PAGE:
Neuroscience and the Neuronal Correlates of Consciousness

Neuroscience and the Brain

Even the most enthusiastic neuroscientist will concede that the human brain is not much to look at: a 1.5kg cauliflower of grey, spongy matter. But despite their modest outward appearance, our brains are the most complex objects known to man, and still represent the greatest problem in biology: how the timed firing of electrical signals from neurons, along with glial cells and neurotransmitters, can give rise to something as remarkably abstract as our own consciousness.

With recent advances in the field of neuroscience, the way we think about the way we think is changing, and the quest for the physical basis of consciousness promises to be a voyage of discovery as fascinating as the quest for the structure of DNA in the early 1950s. But what exactly are the problems facing neuroscientists, and how are these being solved today?

Defining Consciousness and Awareness

Perhaps the first issue is in defining consciousness itself. As human beings, we experience the world. When light of a certain wavelength hits the cone photoreceptors of our retina, we experience the sensation of seeing “red”, for instance, and we have feelings that correspond to this experience.

We are also probably not the only animals who experience the world in this way. Experimenting (humanely) with chimpanzees and dolphins has demonstrated that they are capable of complex, abstract tasks such as recognising themselves in mirrors (Gallup, 1970) and planning future actions (BBC), activities which should be impossible without some form of consciousness, or inner mental life.

Even the humble fruitfly has demonstrated that it is capable of complex behaviours involving choice (Heisenberg and Wolf, 1984). As such, Descarte’s idea of there being a “threshold of consciousness” over which only humanity has stepped has begun to sound as outdated as the concept of a geocentric universe.

Are Computers Conscious?

However, a neat sliding scale of consciousness also has its faults. Everyone has experienced what happens when a computer finds a fault in its hardware: you will likely receive a cryptic error message, or simply the “blue screen of death” as the damaged system struggles to function. But the idea that computers sense this line of code as analogous to pain, or that they experience the world on any level at all, can be discarded fairly quickly.

That is not to say that this suggestion does not have its proponents. Some scientists, like David Chalmers of the University of Arizona, postulate that all systems capable of processing information, even digital systems, are conscious in some sense, if only on a rudimentary level. Chalmers does concede, however, that it would probably not feel like much “to be a thermostat” (Koch & Krick).

Were this theory correct, it would suggest that our spinal columns, for instance, along with many parts of our brain and even the 100 million or so neurons found in the intestinal wall, could themselves be conscious. After all, they, too, process enormous amounts of information every second. If they are, of course, they are certainly not telling us about it!

Studying the Brain

One problem for scientists is that in-depth study of the brain is necessarily an invasive and life-threatening procedure. Much has been learnt from studies involving electrodes measuring the brain’s electrical field from outside the skull, but this is as problematic as trying to learn about the structure of the ocean by studying its waves.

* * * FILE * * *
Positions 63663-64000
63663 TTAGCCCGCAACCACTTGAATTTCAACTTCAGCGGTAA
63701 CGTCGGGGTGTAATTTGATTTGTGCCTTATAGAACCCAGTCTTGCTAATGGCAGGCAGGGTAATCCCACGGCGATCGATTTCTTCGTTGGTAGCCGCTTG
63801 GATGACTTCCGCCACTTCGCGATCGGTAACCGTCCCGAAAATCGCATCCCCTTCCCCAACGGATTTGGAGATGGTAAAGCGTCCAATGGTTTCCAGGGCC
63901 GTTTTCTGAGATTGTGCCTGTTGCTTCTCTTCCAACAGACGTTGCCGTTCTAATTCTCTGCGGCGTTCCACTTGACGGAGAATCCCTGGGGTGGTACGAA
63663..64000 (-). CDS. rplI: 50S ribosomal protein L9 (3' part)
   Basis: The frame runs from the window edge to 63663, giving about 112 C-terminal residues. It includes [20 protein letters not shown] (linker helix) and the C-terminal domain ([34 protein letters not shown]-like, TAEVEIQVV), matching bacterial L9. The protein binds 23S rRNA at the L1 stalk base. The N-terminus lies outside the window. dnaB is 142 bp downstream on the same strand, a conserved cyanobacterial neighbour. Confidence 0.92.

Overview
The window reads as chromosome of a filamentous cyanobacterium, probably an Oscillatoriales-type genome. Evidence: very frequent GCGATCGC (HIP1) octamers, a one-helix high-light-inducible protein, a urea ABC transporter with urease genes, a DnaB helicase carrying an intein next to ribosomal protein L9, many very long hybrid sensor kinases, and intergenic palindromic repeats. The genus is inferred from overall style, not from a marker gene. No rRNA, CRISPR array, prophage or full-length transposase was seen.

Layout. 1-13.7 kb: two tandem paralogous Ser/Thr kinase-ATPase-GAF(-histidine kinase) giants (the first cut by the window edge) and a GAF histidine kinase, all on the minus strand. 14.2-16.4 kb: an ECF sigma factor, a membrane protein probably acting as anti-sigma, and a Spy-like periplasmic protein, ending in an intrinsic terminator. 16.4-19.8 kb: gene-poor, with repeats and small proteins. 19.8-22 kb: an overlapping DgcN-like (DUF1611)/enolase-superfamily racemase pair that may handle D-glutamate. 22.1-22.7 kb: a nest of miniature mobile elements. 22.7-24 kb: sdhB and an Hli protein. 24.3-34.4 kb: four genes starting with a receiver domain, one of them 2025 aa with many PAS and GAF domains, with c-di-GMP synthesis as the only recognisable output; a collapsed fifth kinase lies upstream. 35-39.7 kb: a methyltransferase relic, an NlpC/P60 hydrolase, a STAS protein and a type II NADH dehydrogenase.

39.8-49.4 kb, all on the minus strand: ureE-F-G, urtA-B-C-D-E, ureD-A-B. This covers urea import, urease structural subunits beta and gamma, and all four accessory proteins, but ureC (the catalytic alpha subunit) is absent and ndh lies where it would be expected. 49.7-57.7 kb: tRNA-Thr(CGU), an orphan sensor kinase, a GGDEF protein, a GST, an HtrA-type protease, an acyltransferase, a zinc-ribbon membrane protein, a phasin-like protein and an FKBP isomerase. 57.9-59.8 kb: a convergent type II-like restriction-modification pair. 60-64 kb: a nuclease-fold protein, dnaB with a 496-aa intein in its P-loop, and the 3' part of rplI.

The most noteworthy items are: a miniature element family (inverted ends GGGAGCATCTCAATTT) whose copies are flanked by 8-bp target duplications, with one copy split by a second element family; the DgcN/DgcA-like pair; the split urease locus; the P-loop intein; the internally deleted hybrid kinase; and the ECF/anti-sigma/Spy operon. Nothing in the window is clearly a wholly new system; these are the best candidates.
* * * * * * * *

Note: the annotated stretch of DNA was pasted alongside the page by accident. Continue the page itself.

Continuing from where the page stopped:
As such, a vast majority of recent developments in the science of our own minds comes from what happens when they go wrong. Patients suffering massive epileptic seizures must undergo complicated surgery to have electrodes placed inside their brain in order to locate the troublesome tissue causing their seizures. This gives scientists a unique opportunity to study the way the brain works, and in particular how its workings give rise to consciousness.

The Clinton Neuron

One remarkable discovery has involved a specific neuron found in a seizure patient that fires whenever the subject sees a picture of former US president Bill Clinton. The patient was shown photographs of other white-haired men, other former presidents and hundreds of random control pictures, none of which elicited a response. Every time Mr. Clinton entered the subject’s field of view, the electrical readings from this single neuron spiked.

The implications of this are enormous, since it places the firing of neurons right at the start of the chain of mechanisms that create consciousness. When this neuron and the possibly hundreds of other “backup” duplicates fire, they somehow start a series of events that results in the patient recognising a face. But the question remains: how does this binary system of neurons either firing or remaining dormant create the almost infinite intricacies of our minds?

The Biology of Belief by Bruce Lipton, Ph.D.

Lipton introduces in his book The Biology of Belief what he calls the new biology against the dogma of contemporary biology: DNA controls biological life. Ever since Darwin suggested in his 1859 book, The Origin of Species that “hereditary factors” passed from parent to child was the driving force for evolution, biologists were obsessed with the search for the hereditary mechanism that controlled life.

When the DNA structure and function were unveiled by James Watson and Francis Crick, the world was being taken by the rosy prospects of discovering the secrets of life. The power of DNA has grown from determining our physical characteristics, to controlling our emotions and behavior. The survival of the fittest individual is reflected in the survival of the fittest genes.

The New Biology

Against this traditional reductionist’s view of a competitive life, Lipton presents scientific evidences, including underrated old findings and exciting recent discoveries, that life is about co-operative harmony not only with other life forms, but also with the physical environment.

By expounding why and how “smart” cells, as Lipton calls them, can teach us about human mind and body, Lipton replaces the biological myths with the following conclusions:

  • Genes do not control biology in a fatalistic sense.
  • Cell membrane, instead of the DNA-containing nucleus, is the true brain of a cell.